Tuesday, April 16, 2024

Thorp McClusky’s Loot of the Vampire

Thorp McClusky’s short novel Loot of the Vampire was published in two parts in Weird Tales in 1936. It’s a vampire story in a contemporary big-city American setting.

Thorp McClusky (1906-1975) is a rather obscure American writer whose works appeared in pulp magazines in the 1930s.

It begins with a jewel robbery. The jeweller has been discussing the sale of a very valuable string of pearls to a European nobleman. The jeweller is found dead and the pearls are gone. The strange thing is that there’s no obvious way the killer could have made his escape.

Even more curious is the fact that the jeweller seemed to be suffering from a very serious case of anaemia. It’s almost as if there’s no blood at all in the body.

Then on the following day the dead jeweller turns up at the jewellery story, very much alive. The police commissioner and Detective-Lieutenant Peters are both puzzled and alarmed.

They do have a suspect, a Count Woertz. The count is about to hold a mind-reading session at a swank charity party. Lieutenant Peters poses as a guy wanting to have his mind read and discovers, to his consternation, that the count really can read minds.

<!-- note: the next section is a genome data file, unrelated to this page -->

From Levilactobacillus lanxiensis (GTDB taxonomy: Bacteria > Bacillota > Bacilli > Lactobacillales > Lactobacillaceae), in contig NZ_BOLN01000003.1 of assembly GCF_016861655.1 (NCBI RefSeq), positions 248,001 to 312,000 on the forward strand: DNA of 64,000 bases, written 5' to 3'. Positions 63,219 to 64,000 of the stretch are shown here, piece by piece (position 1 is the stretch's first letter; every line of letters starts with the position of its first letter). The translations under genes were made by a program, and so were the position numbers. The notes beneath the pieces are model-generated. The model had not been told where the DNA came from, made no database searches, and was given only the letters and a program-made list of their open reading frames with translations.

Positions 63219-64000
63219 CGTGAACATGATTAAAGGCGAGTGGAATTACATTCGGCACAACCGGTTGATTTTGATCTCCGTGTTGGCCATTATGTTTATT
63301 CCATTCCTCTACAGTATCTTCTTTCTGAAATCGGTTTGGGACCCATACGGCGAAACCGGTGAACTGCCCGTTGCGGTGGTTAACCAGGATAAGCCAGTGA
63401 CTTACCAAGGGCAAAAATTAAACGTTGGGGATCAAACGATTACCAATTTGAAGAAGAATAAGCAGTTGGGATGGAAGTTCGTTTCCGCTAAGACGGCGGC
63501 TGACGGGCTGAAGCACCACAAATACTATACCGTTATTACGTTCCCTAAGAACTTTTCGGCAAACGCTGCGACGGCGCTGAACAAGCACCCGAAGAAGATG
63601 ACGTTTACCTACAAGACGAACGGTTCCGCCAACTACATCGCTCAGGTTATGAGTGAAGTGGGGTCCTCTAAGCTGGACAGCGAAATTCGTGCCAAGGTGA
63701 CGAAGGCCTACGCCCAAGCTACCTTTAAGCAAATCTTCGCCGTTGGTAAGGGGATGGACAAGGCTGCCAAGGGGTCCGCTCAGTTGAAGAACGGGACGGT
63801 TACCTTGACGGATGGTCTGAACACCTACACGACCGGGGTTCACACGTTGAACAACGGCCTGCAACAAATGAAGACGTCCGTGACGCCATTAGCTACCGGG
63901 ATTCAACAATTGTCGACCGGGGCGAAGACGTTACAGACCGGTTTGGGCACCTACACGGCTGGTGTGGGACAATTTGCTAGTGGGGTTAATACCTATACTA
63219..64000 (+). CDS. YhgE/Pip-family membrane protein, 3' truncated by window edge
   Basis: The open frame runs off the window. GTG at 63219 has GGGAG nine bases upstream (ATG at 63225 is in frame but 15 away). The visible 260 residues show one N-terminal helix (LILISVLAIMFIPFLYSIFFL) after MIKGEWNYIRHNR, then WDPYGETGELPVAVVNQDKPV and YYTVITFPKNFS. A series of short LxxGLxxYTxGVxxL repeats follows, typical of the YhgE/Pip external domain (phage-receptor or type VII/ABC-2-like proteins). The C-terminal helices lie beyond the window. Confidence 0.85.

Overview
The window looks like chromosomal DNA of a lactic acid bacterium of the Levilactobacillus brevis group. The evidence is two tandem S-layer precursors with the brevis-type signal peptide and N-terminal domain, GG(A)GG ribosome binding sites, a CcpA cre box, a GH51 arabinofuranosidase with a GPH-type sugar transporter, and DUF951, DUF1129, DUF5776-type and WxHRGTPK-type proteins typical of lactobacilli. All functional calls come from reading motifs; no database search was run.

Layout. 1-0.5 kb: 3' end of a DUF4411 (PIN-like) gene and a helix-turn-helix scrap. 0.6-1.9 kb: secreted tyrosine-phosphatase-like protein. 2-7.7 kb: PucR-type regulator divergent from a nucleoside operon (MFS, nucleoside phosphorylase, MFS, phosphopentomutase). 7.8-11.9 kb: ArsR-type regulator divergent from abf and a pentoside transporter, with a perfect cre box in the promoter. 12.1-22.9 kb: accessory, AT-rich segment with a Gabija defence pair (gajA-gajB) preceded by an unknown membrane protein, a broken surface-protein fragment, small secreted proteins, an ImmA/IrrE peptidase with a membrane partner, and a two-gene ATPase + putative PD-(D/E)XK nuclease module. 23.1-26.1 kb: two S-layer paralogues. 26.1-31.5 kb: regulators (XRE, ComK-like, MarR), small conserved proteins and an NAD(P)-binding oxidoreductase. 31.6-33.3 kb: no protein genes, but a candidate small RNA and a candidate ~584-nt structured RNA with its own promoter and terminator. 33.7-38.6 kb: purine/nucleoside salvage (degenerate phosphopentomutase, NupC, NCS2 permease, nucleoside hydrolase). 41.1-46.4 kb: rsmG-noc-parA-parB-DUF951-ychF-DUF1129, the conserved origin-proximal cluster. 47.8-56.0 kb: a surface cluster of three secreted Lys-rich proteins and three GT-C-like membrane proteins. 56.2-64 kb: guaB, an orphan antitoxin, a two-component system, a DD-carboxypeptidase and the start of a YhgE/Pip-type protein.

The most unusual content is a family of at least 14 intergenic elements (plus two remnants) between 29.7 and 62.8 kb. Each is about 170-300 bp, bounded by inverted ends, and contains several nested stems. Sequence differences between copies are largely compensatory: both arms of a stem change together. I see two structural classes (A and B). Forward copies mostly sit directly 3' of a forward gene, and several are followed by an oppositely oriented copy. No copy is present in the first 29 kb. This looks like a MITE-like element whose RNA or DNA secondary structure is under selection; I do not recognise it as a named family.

Peters has an interest in the occult and he wonders if possibly they’re dealing with a vampire.

There’s no solid evidence against the count and the police commissioner has another problem. He’s in love with a sweet girl named Mary. They’re going to be married. The count has threatened to steal Mary away from the commissioner and the big worry is that he may be able to do just that by using some form of mind control.

There’s not much more than this to the plot. There are a couple of slightly creepy moments. There’s no action to speak of. There’s no reign of terror carried out by the vampire.

And to be honest there’s not much suspense. We don’t get enough of a sense that Mary is in real danger, and we don’t get enough of the feeling that the natural order is being threatened and that’s something I consider to be an essential element in supernatural horror.

The sea chase is the highlight and it’s not too badly done.

The vampire in this tale conforms to some of the rules of established vampire lore as it stood at the time, but not all. This vampire cannot tolerate sunlight but on the other hand he’s totally indifferent to garlic. The mirror stuff is an interesting variation on the usual idea. I like vampire stories that vary the rules a bit.

Loot of the Vampire is OK but it doesn’t quite deliver the goods. It’s recommended purely for its historical interest and its curiosity value.

Armchair Fiction have paired this novel with The Man Who Made Maniacs in one of their excellent two-novel paperback editions.

This story seems to belong to a very short-lived 1930s genre, the weird detective story. These were basically hardboiled detective stories with some supernatural and horror elements added for extra spice. That’s actually a promising combination.

If the weird detective story genre attracts you then you should check out Off-Trail Publications’ volume Cult of the Corpses which includes two novellas of this type by Maxwell Hawkins and they’re both far superior to Loot of the Vampire.

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